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Chef Sinicropi of the Grand Hyatt’s signature restaurant, La Palme d’Or, is to cooking what Chagall was to painting. Audacious and provocative, but festive and colorful, the creativity of this two-star Michelin rated chef shows not only in his cuisine, but in his dishes as well – literally the dishes.
Each course of the meal is served on a specially designed ceramic dish or platter designed by the chef and his wife. My favorite was the hollowed out tree with ants crawling up the trunk where desserts were perched on the branches, followed closely by the red and white striped circus-themed tent appetizer holder. The serving pieces added a whimsical touch to an incredible meal.
The act of eating a meal, according to chef Sinicropi, is not a passive pleasure. He requires the diners to become part of his movement of organized chaos.
Squid bread seemed like the perfect place to start my meal by the sea in Cannes. Next came the fried ravioli of Comté cheese, black olive and chocolate “amuse-bouchés” that were light and flavorful.
Checking in with me between courses the chef asked me to follow along the culinary AMNIS or MOVING WATER journey from a simple taste of a fresh raw oyster to a more evolved bite when combined with a powerful citrus punch from the local Menton village lemons and another with béarnaise sauce with shallots and vinegar. Finally, the oyster course reached its conclusion atop brioche bread with smoked sea urchin tongue, accompanied by duck foie gras cooked in sea salt and seasoned with citrus zest.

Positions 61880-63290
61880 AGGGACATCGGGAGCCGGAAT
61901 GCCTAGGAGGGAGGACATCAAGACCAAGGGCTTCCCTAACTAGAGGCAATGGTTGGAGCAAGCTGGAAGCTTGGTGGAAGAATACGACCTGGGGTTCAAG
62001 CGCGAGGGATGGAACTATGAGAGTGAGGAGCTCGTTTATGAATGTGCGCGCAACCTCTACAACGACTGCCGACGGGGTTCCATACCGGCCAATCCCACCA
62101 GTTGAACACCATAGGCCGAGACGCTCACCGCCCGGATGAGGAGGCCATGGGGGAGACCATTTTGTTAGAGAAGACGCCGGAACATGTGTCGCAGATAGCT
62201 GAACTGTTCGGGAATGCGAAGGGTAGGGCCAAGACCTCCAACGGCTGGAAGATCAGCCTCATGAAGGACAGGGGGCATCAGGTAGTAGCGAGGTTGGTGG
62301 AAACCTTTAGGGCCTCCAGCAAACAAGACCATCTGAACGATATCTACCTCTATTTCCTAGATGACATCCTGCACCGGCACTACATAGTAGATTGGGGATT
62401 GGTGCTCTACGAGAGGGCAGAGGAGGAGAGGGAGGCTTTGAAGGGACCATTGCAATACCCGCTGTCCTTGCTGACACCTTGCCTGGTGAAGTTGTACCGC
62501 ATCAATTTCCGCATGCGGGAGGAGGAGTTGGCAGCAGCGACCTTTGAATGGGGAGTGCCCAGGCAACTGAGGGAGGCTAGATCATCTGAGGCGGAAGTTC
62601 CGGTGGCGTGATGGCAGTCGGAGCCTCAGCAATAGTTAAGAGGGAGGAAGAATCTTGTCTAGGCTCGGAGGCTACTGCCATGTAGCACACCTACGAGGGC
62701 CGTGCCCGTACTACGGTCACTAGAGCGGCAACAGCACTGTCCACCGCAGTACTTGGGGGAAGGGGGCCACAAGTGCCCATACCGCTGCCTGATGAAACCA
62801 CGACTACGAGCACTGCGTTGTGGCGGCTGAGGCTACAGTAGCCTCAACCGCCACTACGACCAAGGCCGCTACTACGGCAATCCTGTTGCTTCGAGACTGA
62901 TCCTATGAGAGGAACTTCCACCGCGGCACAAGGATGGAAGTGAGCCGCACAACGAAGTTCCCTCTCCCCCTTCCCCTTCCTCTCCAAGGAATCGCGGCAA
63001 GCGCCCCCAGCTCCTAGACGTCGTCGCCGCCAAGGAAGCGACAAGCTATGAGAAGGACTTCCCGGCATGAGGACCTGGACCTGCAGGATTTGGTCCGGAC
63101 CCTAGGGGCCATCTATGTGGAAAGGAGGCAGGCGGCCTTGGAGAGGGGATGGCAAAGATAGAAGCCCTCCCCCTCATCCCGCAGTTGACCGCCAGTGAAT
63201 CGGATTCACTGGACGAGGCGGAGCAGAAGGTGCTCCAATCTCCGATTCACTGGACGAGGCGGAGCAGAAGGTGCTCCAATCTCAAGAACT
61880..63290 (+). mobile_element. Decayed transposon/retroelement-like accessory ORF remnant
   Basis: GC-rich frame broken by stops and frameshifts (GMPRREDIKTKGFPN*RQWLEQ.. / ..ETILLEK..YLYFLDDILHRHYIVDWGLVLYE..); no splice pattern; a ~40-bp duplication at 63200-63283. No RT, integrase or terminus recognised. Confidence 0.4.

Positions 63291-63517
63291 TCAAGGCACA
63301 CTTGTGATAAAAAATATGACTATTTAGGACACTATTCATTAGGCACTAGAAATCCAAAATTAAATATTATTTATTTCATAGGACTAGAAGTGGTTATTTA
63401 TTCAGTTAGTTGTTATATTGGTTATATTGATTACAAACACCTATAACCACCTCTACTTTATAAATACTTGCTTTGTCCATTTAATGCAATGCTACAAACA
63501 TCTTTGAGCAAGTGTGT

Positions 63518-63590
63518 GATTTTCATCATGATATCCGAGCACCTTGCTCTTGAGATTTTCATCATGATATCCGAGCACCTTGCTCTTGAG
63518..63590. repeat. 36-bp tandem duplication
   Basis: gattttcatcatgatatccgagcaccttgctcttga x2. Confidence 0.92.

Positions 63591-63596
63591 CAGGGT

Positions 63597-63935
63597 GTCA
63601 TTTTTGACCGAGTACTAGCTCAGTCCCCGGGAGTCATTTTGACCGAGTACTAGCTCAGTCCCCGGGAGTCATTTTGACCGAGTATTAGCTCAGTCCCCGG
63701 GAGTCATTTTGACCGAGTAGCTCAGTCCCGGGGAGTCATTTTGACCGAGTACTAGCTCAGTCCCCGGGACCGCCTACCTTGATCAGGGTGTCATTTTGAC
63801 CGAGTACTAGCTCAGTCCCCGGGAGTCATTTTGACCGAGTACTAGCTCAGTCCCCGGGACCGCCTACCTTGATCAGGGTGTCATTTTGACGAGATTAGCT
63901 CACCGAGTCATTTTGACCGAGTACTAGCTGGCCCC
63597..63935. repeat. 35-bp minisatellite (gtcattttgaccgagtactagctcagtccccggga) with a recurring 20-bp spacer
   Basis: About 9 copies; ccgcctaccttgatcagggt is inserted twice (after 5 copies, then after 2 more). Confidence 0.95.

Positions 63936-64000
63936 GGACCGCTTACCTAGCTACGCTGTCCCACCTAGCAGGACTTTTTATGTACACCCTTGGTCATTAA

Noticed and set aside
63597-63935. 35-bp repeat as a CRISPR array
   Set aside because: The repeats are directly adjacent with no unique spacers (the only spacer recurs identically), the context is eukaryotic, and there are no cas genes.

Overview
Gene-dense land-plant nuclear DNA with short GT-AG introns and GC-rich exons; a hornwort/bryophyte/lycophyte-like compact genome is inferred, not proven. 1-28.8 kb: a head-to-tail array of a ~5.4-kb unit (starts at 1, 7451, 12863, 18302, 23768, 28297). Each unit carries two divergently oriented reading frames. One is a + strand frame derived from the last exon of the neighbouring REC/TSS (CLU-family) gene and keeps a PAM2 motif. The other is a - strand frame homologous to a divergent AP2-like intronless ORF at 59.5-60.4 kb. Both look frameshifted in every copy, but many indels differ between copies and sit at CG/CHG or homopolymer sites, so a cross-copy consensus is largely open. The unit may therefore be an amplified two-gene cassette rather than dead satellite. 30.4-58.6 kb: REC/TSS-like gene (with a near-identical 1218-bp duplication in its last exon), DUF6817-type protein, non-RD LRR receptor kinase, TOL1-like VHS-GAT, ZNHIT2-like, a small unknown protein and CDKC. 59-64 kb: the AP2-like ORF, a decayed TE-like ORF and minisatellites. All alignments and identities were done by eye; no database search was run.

And so it went with the rest of the courses chef Sinicropi created and executed. He opened my mind and forced me to think before I ate and awakened taste buds I did not previously know existed.
The cheese course was spectacular due to the array of aged cheeses matured by the famous Provence frommage celeb, Madame Josiane Déal.
The masterpiece of a meal drew near the end, but not without two dessert courses. The pre-dessert was a tower of treats consisting of chocolates and fluffy Meringues of different flavors. Last, but not least, I was served some sweetness and elegance to end the meal. Eye candy – the crispy outer shell looked like something from outer space that surrounded an icy mango treat that made my mouth pucker just a tad, while a hint of jasmine subtly played on my lips.
No coffee needed; after the meal at La Palme d’Or I was wide-awake with excitement and my taste buds did not want to erase the magic they had tasted all night long in one of the most artistic and ambitious kitchens in France.
Thank you to chef Christian Sinicropi and the Grand Hyatt, Cannes for an outstanding dining experience.